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Michaela Coel on playing a queer character in ‘Black Panther’ sequel: ‘That sold me on the role’

The actor plays Aneka, a captain and combat instructor in “Black Panther: Wakanda Forever."

Michaela Coel knows how important it is to have queer representation on-screen.

In an Oct. 6 interview with Vogue, Coel talked about her character Aneka, a captain and combat instructor in “Black Panther: Wakanda Forever,” and revealed she decided to play the fearless warrior after learning her character was queer.

michaela cole fighting in black panther wakanda forever
Michaela Coel as Aneka in "Black Panther: Wakanda Forever."Marvel Studios / Youtube

“That sold me on the role, the fact that my character’s queer,” Coel said. “I thought: I like that, I want to show that to Ghana.”

Being Ghanaian herself, it’s important to Coel that she helps other Ghanaians see queer representation in the film.

Currently in Ghana, a person could face up to a three-year sentence for same-sex conduct in the West African country. Also, a new bill is being proposed that would make identifying as gay a second-degree felony.

“People say, ‘Oh, it’s fine, it’s just politics,’” Coel said of the matter. “But I don’t think it is just politics when it affects how people get to live their daily lives.

“That’s why it felt important for me to step in and do that role because I know just by my being Ghanaian, Ghanaians will come.”

In the interview, Coel also talked about Chadwick Boseman's death. The late actor, who played T'Challa in "Black Panther," died from colon cancer at age 43 in August 2020.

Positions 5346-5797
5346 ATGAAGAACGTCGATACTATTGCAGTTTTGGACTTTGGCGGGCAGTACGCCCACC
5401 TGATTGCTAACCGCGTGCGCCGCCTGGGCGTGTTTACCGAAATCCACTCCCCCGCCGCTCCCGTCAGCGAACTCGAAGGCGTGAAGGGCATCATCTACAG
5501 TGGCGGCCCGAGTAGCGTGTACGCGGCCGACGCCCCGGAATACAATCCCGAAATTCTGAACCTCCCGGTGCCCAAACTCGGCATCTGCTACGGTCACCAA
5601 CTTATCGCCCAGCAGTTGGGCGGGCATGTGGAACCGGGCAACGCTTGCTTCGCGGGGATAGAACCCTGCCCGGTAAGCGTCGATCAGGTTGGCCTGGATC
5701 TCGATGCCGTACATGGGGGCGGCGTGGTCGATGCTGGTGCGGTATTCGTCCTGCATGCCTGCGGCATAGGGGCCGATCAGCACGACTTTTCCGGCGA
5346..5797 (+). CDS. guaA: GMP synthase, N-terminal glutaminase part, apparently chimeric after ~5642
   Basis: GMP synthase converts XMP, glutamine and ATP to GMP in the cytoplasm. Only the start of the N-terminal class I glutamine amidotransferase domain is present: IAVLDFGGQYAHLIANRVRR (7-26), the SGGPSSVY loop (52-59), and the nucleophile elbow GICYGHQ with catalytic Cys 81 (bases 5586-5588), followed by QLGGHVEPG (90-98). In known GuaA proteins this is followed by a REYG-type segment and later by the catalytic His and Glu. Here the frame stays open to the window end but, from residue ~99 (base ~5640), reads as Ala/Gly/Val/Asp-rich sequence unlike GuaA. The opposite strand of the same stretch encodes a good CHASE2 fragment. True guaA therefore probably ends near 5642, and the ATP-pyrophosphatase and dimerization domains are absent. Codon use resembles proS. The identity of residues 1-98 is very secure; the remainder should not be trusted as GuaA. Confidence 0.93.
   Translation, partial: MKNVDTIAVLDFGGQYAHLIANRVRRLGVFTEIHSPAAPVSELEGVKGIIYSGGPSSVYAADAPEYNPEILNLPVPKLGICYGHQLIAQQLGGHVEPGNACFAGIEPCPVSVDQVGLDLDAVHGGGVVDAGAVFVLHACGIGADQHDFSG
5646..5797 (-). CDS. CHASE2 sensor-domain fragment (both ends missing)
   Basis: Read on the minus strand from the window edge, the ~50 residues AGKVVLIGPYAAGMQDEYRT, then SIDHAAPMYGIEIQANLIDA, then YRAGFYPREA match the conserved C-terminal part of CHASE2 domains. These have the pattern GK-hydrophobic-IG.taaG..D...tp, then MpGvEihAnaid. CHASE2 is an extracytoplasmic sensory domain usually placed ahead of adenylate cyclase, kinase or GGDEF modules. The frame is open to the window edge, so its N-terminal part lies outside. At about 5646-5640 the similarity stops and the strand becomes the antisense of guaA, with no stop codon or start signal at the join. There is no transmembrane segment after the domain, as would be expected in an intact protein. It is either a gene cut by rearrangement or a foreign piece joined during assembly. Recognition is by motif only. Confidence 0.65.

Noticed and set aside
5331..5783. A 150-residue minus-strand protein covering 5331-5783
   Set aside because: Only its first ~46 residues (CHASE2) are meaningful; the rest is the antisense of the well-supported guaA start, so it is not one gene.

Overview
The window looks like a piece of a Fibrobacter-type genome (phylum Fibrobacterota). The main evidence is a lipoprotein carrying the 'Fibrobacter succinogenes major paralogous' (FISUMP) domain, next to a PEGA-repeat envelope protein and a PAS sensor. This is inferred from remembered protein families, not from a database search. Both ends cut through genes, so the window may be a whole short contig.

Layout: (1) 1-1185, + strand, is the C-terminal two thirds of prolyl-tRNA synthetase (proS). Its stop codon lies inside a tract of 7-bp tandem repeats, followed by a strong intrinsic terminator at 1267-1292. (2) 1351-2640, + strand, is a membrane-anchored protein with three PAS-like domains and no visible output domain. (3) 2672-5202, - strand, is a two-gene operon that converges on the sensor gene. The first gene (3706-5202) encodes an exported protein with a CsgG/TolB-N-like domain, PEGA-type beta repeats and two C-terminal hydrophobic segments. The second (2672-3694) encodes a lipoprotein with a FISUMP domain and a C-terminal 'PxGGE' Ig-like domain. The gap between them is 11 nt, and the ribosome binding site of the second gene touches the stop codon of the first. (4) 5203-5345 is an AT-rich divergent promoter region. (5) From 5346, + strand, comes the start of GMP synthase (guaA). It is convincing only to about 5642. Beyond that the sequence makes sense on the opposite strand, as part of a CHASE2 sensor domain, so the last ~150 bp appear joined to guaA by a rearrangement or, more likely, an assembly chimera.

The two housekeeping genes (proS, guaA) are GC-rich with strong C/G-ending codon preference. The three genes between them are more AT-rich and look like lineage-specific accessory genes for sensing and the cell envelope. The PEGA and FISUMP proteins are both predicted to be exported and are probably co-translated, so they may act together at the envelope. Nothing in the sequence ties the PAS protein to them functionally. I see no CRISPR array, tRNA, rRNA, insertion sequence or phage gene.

When filming for "Wakanda Forever" began last year, Coel recalled that the entire cast was "processing grief" from Boseman's death.

“There was a sense that we have to bring this baby home in the name of Chadwick," Coel recalled. "I thought to myself, I’m rolling up my sleeves and I’m getting in. I don’t need to be front and center, I’m here to support.”

Michaela Coel attends the 73rd Primetime Emmy Awards
Michaela Coel attends the 73rd Primetime Emmy Awards at L.A. LIVE on September 19, 2021 in Los Angeles, California.Rich Fury / Getty Images

Coel credited the original "Black Panther" for representing Africa in such a major way that the sequel gets to carry on.

“I think for a lot of people it was the first time we’d seen some sort of representation on a very mainstream platform about the magic of Africa, the magic of the people, our ancestors,” she said of the 2018 film. “Coming here, you do feel something magical.”